08 Nov 2021
Work Package 2: Subpopulations – First Nations
Due to different community structure, limited access to care, and historical inequities, the impacts of COVID-19 are anticipated to be disproportionately greater among remote-living Aboriginal and Torres Strait Islander Australians than in non-Indigenous urban populations. Protecting these communities is a national priority. Pre-emptive and reactive public health measures including vaccination and nonpharmaceutical interventions can markedly improve health outcomes in remote Indigenous communities.
This work assesses the effectiveness of a variety of strategies based on both vaccination and non-pharmaceutical interventions to minimise the impact of COVID-19 on remote Indigenous communities.
- High levels of pre-emptive vaccine coverage can substantially reduce COVID-19 transmission and health impacts in remote Indigenous communities.
- Of the strategies recommended in the current remote outbreak response guidelines, a policy that assumes relocation of contacts of cases to a hospital or safe location outside the community for the duration of quarantine is associated with improved outbreak control and lower disease burden.
- Reactive vaccination is a useful adjunct to community engaged and led outbreak response, and can reduce health impacts, particularly in larger communities with low initial vaccine coverage.
- Providing access to effective treatments will further promote health outcomes, particularly where clinical access is limited.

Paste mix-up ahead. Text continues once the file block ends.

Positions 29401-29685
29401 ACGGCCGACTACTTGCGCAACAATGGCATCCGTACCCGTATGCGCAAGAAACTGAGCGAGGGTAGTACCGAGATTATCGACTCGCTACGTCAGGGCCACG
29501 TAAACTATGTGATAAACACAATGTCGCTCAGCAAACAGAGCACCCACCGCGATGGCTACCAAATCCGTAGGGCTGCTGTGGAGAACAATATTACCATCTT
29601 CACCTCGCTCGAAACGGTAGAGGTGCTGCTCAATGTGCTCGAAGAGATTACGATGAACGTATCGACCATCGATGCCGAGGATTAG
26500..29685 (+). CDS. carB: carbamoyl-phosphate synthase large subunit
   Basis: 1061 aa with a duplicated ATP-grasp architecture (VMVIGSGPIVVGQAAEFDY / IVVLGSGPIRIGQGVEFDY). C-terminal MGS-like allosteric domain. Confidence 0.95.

Outside the scope of this analysis/future work:
This analysis focuses on transmissions taking place within remote communities following an initially undetected COVID-19 case in the community. It does not consider:
- The benefits of public health responses in the broader Australian population on reducing introductions into remote communities.
- The role of transmission within one remote community in triggering introductions into other communities.
- The cost or cost effectiveness of different response measures.
- The predictions of a given scenario are not relevant if there are not enough resources to implement the simulated intervention (e.g. in modelling the impact of isolation of contacts, we have not considered whether locations to isolate are available).
- The exemplar communities we consider are not intended to match any specific community. Many variables will differ from community to community. The analysis gives qualitative guidance of the relative impact of different interventions in small, medium, and large remote communities, but it should not be interpreted as an exact prediction for any community.
- There is not enough data to accurately estimate severity by age in remote communities. This work has assumed that those under 20 have outcomes similar to the general Australian community. Those 20 and over have outcomes similar to those 10 years older in the general Australian community (resulting from faster accumulation of chronic diseases in remote populations). This is broadly consistent with data from NSW, but as more data becomes available better estimates of severity will be possible.
Frequently Asked Questions:
Why are remote communities considered high risk?